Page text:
PEMEX: One Step Forward, Two Steps Back?By Peter Appleby | Wed, 04/29/2020 - 17:35
In March, Mexican production hit a 17-month high at 1.746MMb/d and represented an increase of 3.6 percent on March 2019. This milestone is significant for and marks the first reversal of declining production in 14 years, El Economista reports.
PEMEX made its own landmark, increasing production by 1.8 percent between 2019 and 2020 to hit an output of 1.638MMb/d in March. This is huge news for both the company and the López Obrador administration, which set PEMEX’s return to glory as one of its primary goals. However, with the OPEC+ production cut agreement due to begin on Friday, these figures may be blunted. Mexico was successful in fending off a request from the group’s members to cleave 400Mb/d from its production, but it is obliged to implement reductions of 100Mb/d through May and June.
The obligatory reduction is needed to stabilize global production and help return oil prices to profitable standing. Mexico must play its part, there is no doubt. But the cuts come at an unfortunate time for PEMEX, which, as it is repeatedly informed by leading credit agencies, must prioritize production to help its financial flows and credit standing.
But just as the company takes one step forward, it appears to be taking two steps back.
The arrival of President Andrés López Manuel Obrador was a great boon to the struggling NOC. The president is a sworn supporter of PEMEX and has vowed to protect the company that he believes holds the key to Mexico’s national development. While austerity measures have been implanted elsewhere, President López Obrador has lessened PEMEX’s tax burden and funneled funding to the company. At the presentation of the National Refining Plan in May 2019, the president stated his commitment. “We are convinced of the importance of rescuing PEMEX because if we rescue PEMEX and we rescue the energy sector, we will rescue Mexico,” he said.
The ways that the administration intended to revitalize the company were set out in the PEMEX Business Plan. This included the development of priority fields that would receive investment of up to MX$42.46 billion (US$1.79 billion). Ixachi, a field located in Veracruz, could not be considered a new discovery, but is the most important recent discovery of all as it holds estimated reserves of 1.3 billion boe. Another major field, Quesqui, may hold 700MMboe and was hailed in various media as PEMEX’s most important discovery in 30 years.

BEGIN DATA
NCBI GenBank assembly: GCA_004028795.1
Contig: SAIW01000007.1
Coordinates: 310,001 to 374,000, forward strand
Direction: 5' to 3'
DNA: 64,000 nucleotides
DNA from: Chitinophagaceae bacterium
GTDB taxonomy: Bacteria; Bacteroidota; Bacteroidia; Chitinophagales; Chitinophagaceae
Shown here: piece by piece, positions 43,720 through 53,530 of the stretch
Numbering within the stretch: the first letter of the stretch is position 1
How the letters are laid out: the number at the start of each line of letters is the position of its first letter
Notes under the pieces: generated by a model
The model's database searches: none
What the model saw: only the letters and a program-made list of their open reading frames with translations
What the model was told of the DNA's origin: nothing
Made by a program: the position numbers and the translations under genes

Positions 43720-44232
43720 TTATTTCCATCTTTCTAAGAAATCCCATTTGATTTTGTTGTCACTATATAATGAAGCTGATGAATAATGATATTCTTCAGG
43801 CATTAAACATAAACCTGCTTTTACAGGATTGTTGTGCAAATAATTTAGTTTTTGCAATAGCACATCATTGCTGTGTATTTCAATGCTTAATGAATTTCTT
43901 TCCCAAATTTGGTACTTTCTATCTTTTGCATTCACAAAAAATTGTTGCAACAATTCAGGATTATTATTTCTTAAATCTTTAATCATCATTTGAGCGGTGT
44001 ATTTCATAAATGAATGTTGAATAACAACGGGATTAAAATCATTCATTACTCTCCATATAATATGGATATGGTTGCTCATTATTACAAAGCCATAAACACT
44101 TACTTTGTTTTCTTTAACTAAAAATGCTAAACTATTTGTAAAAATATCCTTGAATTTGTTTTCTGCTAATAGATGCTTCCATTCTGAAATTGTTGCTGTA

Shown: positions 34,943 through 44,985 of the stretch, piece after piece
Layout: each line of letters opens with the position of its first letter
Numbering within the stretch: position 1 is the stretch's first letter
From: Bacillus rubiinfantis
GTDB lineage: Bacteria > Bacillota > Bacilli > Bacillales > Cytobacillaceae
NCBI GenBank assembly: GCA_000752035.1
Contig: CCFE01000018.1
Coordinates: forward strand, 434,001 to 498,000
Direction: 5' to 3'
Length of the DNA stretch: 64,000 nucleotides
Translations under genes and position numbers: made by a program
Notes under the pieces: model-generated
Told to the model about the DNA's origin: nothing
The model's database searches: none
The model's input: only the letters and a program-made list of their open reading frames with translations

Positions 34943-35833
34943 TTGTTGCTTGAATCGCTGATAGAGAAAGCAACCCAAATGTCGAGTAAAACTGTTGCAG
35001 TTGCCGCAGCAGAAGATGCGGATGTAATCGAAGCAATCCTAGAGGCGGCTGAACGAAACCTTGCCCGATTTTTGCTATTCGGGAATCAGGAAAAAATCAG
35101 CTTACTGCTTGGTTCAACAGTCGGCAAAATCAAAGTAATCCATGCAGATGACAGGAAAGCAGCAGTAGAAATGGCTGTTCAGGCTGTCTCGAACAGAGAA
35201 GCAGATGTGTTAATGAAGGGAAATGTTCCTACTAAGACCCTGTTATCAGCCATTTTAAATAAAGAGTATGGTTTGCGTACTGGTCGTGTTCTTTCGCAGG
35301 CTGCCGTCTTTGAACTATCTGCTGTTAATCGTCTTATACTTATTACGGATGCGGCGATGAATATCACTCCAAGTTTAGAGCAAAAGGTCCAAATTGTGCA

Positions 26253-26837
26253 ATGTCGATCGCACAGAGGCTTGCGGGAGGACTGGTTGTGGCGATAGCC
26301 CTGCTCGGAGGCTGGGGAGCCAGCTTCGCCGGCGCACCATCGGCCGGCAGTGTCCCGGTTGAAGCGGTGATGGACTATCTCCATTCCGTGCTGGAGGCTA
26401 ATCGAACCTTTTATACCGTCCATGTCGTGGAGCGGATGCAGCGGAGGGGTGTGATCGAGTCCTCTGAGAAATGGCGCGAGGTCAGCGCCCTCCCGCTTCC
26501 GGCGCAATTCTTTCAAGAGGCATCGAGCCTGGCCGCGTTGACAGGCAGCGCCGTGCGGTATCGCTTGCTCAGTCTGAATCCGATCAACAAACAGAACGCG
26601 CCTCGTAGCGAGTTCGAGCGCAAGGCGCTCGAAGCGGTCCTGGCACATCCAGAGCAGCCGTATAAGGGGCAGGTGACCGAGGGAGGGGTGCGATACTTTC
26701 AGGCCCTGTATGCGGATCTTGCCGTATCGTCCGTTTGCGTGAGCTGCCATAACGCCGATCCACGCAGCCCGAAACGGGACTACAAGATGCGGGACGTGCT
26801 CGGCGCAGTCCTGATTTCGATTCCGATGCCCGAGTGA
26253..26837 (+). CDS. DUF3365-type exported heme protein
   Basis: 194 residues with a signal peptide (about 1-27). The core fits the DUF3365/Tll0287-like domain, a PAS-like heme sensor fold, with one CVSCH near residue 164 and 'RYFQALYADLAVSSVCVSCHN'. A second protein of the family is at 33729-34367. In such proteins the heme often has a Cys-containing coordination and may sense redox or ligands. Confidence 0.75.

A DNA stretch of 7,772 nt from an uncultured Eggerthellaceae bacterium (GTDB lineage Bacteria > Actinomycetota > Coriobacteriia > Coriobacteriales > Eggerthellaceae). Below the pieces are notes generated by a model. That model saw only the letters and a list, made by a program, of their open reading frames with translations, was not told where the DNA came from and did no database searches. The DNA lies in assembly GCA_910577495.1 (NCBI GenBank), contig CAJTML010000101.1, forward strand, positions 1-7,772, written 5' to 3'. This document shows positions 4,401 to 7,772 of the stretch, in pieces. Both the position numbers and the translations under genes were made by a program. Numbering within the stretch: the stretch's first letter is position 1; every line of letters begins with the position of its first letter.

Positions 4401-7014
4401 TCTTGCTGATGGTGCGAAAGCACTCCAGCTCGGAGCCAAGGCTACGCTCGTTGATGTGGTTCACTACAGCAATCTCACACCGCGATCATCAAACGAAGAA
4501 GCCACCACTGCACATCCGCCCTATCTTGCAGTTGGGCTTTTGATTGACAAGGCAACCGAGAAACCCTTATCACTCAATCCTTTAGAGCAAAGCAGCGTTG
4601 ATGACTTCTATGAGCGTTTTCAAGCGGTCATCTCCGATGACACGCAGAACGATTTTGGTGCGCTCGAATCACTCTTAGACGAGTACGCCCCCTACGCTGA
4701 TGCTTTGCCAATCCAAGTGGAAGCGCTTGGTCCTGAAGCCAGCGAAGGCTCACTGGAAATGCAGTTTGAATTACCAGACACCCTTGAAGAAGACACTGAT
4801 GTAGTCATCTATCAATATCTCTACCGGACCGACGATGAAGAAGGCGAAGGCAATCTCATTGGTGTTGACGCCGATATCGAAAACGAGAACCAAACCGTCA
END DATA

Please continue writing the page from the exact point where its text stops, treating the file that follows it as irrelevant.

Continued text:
However, the production plan that PEMEX has for its priority fields is well behind schedule. As reported by Forbes, the NOC reached only 42 percent of the production it forecast in December 2019 to come from priority fields in 1Q20. The company’s intended output had been 80Mb/doe but achieved only 33.723b/doe. December’s forecast was itself reduced from the strategic plan and production figures reported earlier in 2019, which stated that 150Mb/d would be produced by new fields, not including Quesqui, reports Forbes.
According to Forbes, PEMEX has blamed the meager return, which came from only nine of its priority fields and Quesqui, was due to a lack of infrastructure and problems with drilling wells, among others. In January, El Economista said that PEMEX had spent only 6.7 percent of its priority field investment fund and had begun production on only four of the 20 fields.
Production in May will probably see a drop off. However, this drop might not be driven by the OPEC+ agreement alone. Rystad Energy recently told Mexico Business News that its thorough assessment of well-by-well data from CNH suggests that due to the natural decline of Mexico’s mature fields, even if planned wells come online on time, May and June will see a 50M/b production decline regardless of measures taken to meet the production cut deal.
There are other reasons to presume production could falter again. One of these is the the global oil price collapse that did not spare Mexico, dragging its export basket into negative figures. After having refused the OPEC+ demand, President López Obrador announced that PEMEX would be shutting down new wells due to their unviability. He chose to shut in production on new wells because, said Bloomberg, valves on newer wells “do not lose pressure” like those on mature fields.
PEMEX has also started reducing personnel at its offshore platforms. Reuters reported that 259 rig workers were transferred onshore on Sunday, with Milenio stating the total number of PEMEX workers taken ashore is over 3,000. As of today, 27 PEMEX workers have died likely due to COVID-19, Milenio reports. These factors may see PEMEX’s production figures, not to mention those of Mexico, contract again.
The current crisis could not have been avoided but drastic delays on “priority” fields suggest that PEMEX’s problems remain. The company must now find the right track to increase production and prosper once more.